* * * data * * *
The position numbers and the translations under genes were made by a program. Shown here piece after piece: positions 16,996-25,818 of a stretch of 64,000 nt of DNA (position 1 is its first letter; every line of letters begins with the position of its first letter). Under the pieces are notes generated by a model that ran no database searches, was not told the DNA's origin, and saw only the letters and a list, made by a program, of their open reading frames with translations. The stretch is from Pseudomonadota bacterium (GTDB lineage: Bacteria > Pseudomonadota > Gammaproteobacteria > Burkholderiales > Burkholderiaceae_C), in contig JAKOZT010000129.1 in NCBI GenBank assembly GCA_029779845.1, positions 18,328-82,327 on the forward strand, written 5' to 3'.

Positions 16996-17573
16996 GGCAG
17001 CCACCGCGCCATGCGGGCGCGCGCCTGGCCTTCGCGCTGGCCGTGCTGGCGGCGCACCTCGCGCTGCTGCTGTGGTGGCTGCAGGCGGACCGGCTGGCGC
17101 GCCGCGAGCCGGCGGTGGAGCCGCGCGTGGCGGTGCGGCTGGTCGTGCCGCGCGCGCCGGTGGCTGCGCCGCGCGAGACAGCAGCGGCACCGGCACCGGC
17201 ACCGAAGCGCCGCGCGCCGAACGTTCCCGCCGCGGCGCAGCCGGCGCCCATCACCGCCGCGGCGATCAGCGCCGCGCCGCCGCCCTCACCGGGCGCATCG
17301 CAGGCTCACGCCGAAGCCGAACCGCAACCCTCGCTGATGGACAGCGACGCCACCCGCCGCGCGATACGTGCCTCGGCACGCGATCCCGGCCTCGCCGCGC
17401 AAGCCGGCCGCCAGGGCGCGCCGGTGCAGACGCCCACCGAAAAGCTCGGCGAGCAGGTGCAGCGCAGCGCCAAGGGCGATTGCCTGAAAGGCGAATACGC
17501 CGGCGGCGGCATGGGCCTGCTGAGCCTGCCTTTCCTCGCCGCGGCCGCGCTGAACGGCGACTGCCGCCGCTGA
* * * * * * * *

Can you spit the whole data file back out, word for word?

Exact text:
The position numbers and the translations under genes were made by a program. Shown here piece after piece: positions 16,996-25,818 of a stretch of 64,000 nt of DNA (position 1 is its first letter; every line of letters begins with the position of its first letter). Under the pieces are notes generated by a model that ran no database searches, was not told the DNA's origin, and saw only the letters and a list, made by a program, of their open reading frames with translations. The stretch is from Pseudomonadota bacterium (GTDB lineage: Bacteria > Pseudomonadota > Gammaproteobacteria > Burkholderiales > Burkholderiaceae_C), in contig JAKOZT010000129.1 in NCBI GenBank assembly GCA_029779845.1, positions 18,328-82,327 on the forward strand, written 5' to 3'.

Positions 16996-17573
16996 GGCAG
17001 CCACCGCGCCATGCGGGCGCGCGCCTGGCCTTCGCGCTGGCCGTGCTGGCGGCGCACCTCGCGCTGCTGCTGTGGTGGCTGCAGGCGGACCGGCTGGCGC
17101 GCCGCGAGCCGGCGGTGGAGCCGCGCGTGGCGGTGCGGCTGGTCGTGCCGCGCGCGCCGGTGGCTGCGCCGCGCGAGACAGCAGCGGCACCGGCACCGGC
17201 ACCGAAGCGCCGCGCGCCGAACGTTCCCGCCGCGGCGCAGCCGGCGCCCATCACCGCCGCGGCGATCAGCGCCGCGCCGCCGCCCTCACCGGGCGCATCG
17301 CAGGCTCACGCCGAAGCCGAACCGCAACCCTCGCTGATGGACAGCGACGCCACCCGCCGCGCGATACGTGCCTCGGCACGCGATCCCGGCCTCGCCGCGC
17401 AAGCCGGCCGCCAGGGCGCGCCGGTGCAGACGCCCACCGAAAAGCTCGGCGAGCAGGTGCAGCGCAGCGCCAAGGGCGATTGCCTGAAAGGCGAATACGC
17501 CGGCGGCGGCATGGGCCTGCTGAGCCTGCCTTTCCTCGCCGCGGCCGCGCTGAACGGCGACTGCCGCCGCTGA